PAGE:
The aim of our study is to investigate the effect of immigrants on wages for natives with
divergent skill level within one country. Skill level is measured as education level and the
purpose is to focus on the level where it according to us is a lack in research, namely the
effect on high skilled native-born worker wages. Further, our contribution to the already
existing studies may be considered to be a complement. Using panel data, collected from the
time period 2000-2008 for the 290 municipalities in Sweden to get regional variation, we
investigate and interpret the estimated outcome of how wages for native-born workers in the
Swedish labor market respond to immigration into Sweden. The main findings, when
controlling for age, unemployment, and differences between year and municipalities in this
study are on the short run, in line with the theory. The closer to a substitute the native-born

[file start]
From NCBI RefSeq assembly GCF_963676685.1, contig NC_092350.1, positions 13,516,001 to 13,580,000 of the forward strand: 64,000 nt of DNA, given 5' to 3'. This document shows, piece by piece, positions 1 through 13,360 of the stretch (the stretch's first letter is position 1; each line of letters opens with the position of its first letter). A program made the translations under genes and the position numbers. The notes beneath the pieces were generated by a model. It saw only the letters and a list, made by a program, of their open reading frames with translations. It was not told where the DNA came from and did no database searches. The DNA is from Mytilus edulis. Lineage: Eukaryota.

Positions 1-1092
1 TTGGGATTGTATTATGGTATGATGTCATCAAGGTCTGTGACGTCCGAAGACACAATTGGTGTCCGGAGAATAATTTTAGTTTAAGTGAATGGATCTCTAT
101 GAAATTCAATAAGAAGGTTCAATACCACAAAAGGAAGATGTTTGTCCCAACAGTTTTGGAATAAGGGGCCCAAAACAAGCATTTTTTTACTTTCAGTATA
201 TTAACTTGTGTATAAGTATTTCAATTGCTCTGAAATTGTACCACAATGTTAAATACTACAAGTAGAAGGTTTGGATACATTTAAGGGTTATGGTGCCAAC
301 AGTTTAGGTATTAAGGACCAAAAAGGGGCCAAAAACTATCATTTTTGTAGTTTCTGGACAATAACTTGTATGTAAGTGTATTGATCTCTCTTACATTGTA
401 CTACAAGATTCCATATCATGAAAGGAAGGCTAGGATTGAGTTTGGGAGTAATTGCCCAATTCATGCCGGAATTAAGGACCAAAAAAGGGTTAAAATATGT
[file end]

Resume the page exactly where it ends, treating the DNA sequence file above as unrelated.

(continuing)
and foreign-born workers are, the greater are the adverse effect on the wage for native-born,
given that we assume immigrants as low skilled. The effect on wage for high skilled native
workers in short run, when assuming immigrants and natives as complement, is positive, i.e.
the wage for high skilled natives increases as the share of immigrants increases. The effect on
high skilled native-born wages is positive even in mid-long run and adverse for the low and
medium skilled native-workers. This is not an expected outcome since we according to theory
predict the wage to be unaffected in mid-long run. This may be the result of errors in the
assumption that immigrants are low skilled, or that five years is a too short time to see the
expected effect in the long run; the Swedish labor market may need more time to adjust to
what we predict the outcome to be.
2016. , 35 p.
Immigration, Sweden, Low-skilled, High-skilled, Wage level, Bargaining, Minimum Wage, Panel data, 2000-2008